Friday, March 12, 2010

Enabling Spring Security

1> Add few more jars in your WEB-INF/lib folder.
The current view of jars is shown in the figure below.
Figure 1 - Adding the Jars
2> Add a new member named - spring-security.xml in the WEB-INF/config folder. The contents of this file is shown in Listing 1 below:

Listing 1 - spring-security.xml
This is the bare minimum configuration you need to do to get Spring Security started. This is a great relief for those of you who had worked with earlier versions of Spring Security or its ancestor Acegi Security. You had to explicitly configure the entire filter chain. That was tedious and very cumbersome leading to lot of errors and time and effort going down the drain. Thanks Ben and team for this good change. I will explain the different elements in this configuration in future posts as the intention of this post is to quickly get started with Spring Security as promised earlier.

Step 3 - wire everything now in the web.xml. The modified web.xml looks like the one shown below.
There are a few things to note here.
  • We have setup DelegatingFilterProxy which will look for a bean springSecurityFilterChain in the spring root web application context.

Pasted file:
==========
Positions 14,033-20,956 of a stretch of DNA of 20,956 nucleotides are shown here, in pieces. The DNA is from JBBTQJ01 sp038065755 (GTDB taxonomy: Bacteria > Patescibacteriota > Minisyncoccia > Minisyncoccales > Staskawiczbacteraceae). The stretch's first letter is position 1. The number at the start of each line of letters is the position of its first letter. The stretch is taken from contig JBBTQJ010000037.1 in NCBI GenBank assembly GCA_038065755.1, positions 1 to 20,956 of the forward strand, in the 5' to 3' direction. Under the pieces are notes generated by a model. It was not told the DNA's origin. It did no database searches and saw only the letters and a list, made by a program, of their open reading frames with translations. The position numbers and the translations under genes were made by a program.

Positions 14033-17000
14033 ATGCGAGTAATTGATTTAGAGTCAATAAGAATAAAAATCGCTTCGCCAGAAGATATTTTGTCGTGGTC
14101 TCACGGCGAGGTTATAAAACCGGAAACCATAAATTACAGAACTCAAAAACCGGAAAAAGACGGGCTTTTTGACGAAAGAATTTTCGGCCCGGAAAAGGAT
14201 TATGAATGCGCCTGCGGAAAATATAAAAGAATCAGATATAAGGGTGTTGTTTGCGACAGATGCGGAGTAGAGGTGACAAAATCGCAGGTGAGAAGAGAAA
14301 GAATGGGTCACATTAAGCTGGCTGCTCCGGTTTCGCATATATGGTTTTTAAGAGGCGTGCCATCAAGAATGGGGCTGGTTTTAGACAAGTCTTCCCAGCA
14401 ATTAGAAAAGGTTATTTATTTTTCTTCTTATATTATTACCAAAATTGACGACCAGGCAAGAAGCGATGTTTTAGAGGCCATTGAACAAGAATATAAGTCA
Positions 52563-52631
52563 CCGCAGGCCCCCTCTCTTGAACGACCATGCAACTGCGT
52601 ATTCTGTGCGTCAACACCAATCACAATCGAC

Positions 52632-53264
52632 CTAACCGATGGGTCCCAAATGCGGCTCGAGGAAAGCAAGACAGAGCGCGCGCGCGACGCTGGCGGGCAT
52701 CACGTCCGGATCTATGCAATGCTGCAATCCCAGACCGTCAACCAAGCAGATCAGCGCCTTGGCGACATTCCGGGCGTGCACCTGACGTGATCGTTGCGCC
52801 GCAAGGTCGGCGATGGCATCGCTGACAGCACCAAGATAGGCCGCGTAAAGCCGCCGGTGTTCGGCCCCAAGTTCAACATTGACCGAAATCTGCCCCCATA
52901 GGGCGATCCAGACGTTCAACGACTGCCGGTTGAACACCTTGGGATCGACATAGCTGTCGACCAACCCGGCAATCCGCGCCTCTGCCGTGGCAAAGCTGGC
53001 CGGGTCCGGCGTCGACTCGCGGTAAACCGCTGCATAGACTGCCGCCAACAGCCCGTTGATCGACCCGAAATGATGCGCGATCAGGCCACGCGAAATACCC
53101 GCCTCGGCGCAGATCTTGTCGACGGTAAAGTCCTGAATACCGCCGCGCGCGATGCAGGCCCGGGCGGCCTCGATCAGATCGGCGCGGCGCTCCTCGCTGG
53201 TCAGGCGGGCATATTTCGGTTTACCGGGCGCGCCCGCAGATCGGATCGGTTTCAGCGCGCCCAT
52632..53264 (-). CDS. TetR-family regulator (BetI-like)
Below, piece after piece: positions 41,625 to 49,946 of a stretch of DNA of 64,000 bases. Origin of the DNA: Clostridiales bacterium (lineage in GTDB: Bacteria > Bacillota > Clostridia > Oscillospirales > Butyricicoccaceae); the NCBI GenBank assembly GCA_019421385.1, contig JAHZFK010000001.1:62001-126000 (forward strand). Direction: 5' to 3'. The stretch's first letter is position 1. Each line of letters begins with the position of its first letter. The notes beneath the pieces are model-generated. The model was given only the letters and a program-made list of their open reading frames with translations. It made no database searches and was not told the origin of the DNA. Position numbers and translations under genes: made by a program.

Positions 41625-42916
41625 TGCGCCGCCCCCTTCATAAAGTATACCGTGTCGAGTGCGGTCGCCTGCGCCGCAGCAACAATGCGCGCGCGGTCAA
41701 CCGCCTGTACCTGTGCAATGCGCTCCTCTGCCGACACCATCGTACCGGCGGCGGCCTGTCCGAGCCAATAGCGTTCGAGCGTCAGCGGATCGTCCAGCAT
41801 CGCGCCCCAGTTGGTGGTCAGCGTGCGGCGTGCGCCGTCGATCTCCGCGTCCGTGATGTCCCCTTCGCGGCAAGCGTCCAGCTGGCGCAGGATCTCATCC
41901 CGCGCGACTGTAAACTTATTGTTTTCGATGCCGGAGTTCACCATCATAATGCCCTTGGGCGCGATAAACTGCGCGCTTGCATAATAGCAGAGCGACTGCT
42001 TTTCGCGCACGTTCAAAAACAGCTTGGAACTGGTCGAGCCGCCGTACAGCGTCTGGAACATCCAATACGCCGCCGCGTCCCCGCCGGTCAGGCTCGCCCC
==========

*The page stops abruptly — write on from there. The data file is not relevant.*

• The springSecurityFilterChain bean is setup automatically by the tag.
  • The DispatcherServlet only has a specific web application context and hence you need to load the root web application context using the ContextLoaderListener. For now this listener only loads the security related beans in the root web application context.
  • The ContextLoaderListener must be configured after the log4j listener if the later is used.
  • If you do not use the ContextLoaderListener you will encounter the following exception
java.lang.IllegalStateException: No WebApplicationContext found: no ContextLoaderListener registered?

Now that we are all set its time for testing. So launch your favorite browser (mine is Mozilla Firefox) and type the following:

** By the way I am deploying on Tomcat 6 running on JRE 6.

You will be redirected to a login page shown in figure below.

This is a Spring security framework generated login page. Although the desired result is not what we intended (we donot want that the index page is accessed securily rather by all users and guests) but it is clear that Spring Security is up and running, integrated into our Spring MVC application. I will try to correct this in my future post.Also I will show how you how you can add a custom your application specific login page.

Now let us supply the user id and password (jimi/jimispassword) and see what happens. You will be redirected to the index.html page. So it also suggests that Spring Security remembers what you tried prior to signing in.

Thats all for today hopefully. If I find time between watching Indial Premier League and World Field Hockey Finals I will try to clarify a few concepts later in the day.

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